Airlines have grounded more than a thousand flights in the Carolinas, Georgia and Virginia as Hurricane Florence continued to barrel toward the Atlantic coast, where it is predicted to linger over a swath of the Southeast through the weekend.
According to the flight-tracking site FlightAware, more than 2,000 flights have been canceled between now and Saturday. Some of the region's airports have halted commercial operations.
Charleston International Airport in South Carolina announced in a tweet Tuesday night that it expects runways to close by midnight Wednesday and would not resume operations until at least Saturday. Myrtle Beach International Airport ceased operations Thursday morning after the last flight departed at 5:47 a.m. It was not immediately clear when it expected to reopen.
Southwest Airlines announced it was suspending operations at Charlotte Douglas International Airport on Thursday afternoon and canceled flights in and out of the airport through Friday. Southwest is also grounding flights to and from the Norfolk, Virginia, airport.
American Airlines, which operates its second-biggest hub in Charlotte, has also canceled more than 560 flights through Sunday. The airline also announced it had canceled operations at several airports in North and South Carolina and will cease operations at Newport News/Williamsburg Airport in Virginia.
JetBlue has capped fares at $149 on all flights to and from cities that may be affected by Florence through Sunday to assist area residents who are evacuating and to help facilitate their return.
Delta Airlines announced Wednesday had upsized aircrafts to add extra seats and added additional flights to and from cities in the hurricane's path to help evacuate residents and facilitate their return after Florence has passed. Delta has canceled around 150 flights Thursday and Friday flight in preparation for the storm.
All major airlines have also waived rebooking fees for passengers traveling to the Southeast who want to change flights or cancel their plans altogether.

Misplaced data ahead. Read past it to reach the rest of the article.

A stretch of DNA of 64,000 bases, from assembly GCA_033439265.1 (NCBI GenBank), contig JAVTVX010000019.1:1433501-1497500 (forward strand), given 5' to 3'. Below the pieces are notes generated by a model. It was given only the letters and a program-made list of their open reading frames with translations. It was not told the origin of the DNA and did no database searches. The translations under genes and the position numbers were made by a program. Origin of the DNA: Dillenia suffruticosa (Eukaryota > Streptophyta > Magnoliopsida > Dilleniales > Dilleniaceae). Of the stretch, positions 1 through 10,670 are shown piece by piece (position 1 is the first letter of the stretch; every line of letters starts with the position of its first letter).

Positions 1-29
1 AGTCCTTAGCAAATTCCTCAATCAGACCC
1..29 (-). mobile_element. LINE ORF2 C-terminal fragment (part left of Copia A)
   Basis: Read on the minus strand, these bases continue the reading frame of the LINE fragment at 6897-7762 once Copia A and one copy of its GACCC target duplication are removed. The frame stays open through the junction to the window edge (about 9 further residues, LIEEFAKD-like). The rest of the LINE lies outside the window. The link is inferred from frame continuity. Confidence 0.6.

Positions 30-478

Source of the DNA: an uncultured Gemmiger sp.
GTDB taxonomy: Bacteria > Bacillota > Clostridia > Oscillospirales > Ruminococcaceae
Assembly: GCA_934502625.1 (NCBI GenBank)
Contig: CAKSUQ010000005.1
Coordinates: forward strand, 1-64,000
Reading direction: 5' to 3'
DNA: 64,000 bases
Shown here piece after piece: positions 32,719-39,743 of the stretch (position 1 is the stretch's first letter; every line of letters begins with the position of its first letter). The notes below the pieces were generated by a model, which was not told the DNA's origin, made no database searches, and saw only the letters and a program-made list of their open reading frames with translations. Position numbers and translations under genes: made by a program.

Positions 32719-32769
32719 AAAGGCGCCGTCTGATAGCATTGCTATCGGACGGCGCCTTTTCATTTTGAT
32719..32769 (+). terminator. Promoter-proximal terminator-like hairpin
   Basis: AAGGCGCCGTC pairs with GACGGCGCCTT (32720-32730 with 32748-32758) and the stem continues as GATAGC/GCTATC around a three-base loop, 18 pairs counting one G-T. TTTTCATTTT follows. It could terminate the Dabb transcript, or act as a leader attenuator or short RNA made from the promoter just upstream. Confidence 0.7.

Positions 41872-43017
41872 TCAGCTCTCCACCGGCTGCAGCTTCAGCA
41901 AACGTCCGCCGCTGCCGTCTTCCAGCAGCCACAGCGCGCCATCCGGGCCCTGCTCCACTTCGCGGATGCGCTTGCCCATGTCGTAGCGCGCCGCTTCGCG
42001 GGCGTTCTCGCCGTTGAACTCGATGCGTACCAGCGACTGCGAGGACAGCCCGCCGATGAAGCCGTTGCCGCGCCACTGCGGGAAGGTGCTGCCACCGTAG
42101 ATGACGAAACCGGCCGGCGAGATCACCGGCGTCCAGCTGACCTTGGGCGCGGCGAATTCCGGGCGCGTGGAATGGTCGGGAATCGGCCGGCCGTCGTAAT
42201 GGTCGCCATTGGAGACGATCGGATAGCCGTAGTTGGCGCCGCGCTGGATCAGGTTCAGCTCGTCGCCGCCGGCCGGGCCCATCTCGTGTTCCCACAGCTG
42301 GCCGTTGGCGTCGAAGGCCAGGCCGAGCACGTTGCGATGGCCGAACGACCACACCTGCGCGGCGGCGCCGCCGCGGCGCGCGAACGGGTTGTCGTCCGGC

Florence is also disrupting flight paths for planes heading north and south of the region, causing hundreds of delays for travelers along the busy East Coast corridor. Would-be travelers flying out of the New England area, New York, Philadelphia and South Florida, are warned to brace for delays and possible cancellations due to restricted airspace.
Passengers are urged to check the status of their flight with their airline before heading to the airport.
And it's not just air travel that is being impacted by Florence. Amtrak is modifying schedules and canceling trains south of Washington in response to the hurricane.
The Auto Train, Silver Meteor and Crescent are canceled from Wednesday through Sunday. The Carolinian and Piedmont are canceled from Thursday through Sunday.
The Silver Star will run only between Jacksonville, Florida and Miami from Wednesday to Sunday.
Northeast Regional trains will not operate south of Washington. Amtrak is waiving fees for passengers who change their reservations.
But with forecasters predicting the potential for "unbelievable damage from wind, storm surge, and inland flooding," trains service could be disrupted long after the storm has passed if tracks are damaged.